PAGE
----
Researchers at Cincinnati Children's Hospital Medical Center grew three-millimetre 'gastric organoids' from human embryonic stem cells (hESCs) and iPS cells in order to study the Helicobacter pylori bacteria, a major cause of peptic ulcers and stomach cancer.
'Until this study, no one had generated gastric cells from human pluripotent stem cells,' principal investigator Dr James Wells of the Cincinnati Children’s Hospital Medical Center, said. 'In addition, we discovered how to promote formation of three-dimensional gastric tissue with complex architecture and cellular composition.'
The study is thought to be the first time researchers have produced a three-dimensional human embryonic foregut, which may provide the starting point for generating other organ tissues like the lungs and pancreas. The creation of stomach tissue from human cells also provides a laboratory model to simulate human biology that avoids the need to use mice, whose stomach biology and structure differs from humans.
In order to create the 'mini stomachs', the researchers needed to be able to direct the stem cells to develop into complex tissue: the stomach is made up of layers of muscle and stomach lining cells, as well as cells that make glands to produce the proteins and acids needed to digest food.
During the cell differentiation process, the scientists introduced chemicals at certain intervals (identified after observing normal stomach formation in embryos) in order to coax the stem cells into creating three-dimensional stomach tissue on which they tested the Helicobacter pylori bacteria.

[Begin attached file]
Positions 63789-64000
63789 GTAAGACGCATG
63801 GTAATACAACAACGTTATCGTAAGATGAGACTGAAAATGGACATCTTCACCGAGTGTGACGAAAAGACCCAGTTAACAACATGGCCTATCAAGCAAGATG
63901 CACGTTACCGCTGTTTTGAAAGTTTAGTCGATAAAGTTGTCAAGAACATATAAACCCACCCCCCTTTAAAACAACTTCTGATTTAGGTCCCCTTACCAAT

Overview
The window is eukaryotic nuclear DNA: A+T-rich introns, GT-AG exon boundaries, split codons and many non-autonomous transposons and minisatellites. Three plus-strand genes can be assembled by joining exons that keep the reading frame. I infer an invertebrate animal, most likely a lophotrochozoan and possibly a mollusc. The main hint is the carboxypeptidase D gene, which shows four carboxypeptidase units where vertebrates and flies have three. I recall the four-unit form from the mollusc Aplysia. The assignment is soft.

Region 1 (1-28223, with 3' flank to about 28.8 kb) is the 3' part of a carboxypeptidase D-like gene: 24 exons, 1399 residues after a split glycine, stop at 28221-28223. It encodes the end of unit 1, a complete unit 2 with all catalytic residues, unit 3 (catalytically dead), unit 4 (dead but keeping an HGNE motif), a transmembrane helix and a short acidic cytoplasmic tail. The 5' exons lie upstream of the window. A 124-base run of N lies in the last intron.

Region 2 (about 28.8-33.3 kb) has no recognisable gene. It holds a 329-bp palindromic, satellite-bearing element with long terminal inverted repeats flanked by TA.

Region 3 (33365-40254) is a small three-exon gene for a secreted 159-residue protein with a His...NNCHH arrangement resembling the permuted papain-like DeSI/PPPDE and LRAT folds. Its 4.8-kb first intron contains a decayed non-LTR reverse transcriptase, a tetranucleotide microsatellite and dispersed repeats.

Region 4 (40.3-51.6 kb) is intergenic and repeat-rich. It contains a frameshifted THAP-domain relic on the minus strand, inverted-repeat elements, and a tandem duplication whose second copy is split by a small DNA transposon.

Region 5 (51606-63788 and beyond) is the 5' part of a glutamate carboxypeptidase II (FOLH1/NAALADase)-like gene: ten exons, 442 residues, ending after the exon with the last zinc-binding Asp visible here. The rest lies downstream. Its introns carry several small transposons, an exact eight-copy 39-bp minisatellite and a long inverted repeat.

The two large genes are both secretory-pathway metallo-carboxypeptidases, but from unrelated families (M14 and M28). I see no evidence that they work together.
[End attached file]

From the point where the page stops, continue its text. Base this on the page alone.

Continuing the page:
'We were able to show that when we inject the bacteria or a little solution of Helicobacter into our little football-shaped mini-stomachs, the bacteria immediately know what to do and they behaved as if they were in the stomach,' Dr Wells told NBC News.
'They bound to the lining and they triggered the early stages of stomach disease. The cells, in response to the infection, started to replicate themselves.'
Gastric diseases, mostly caused by Helicobacter pylori infections, affect around 10 percent of the world's population. The researchers hope to understand why the bacteria, which are carried by two-thirds of the population, cause disease in some and not others, as well as gaining further understanding about how the stomach develops.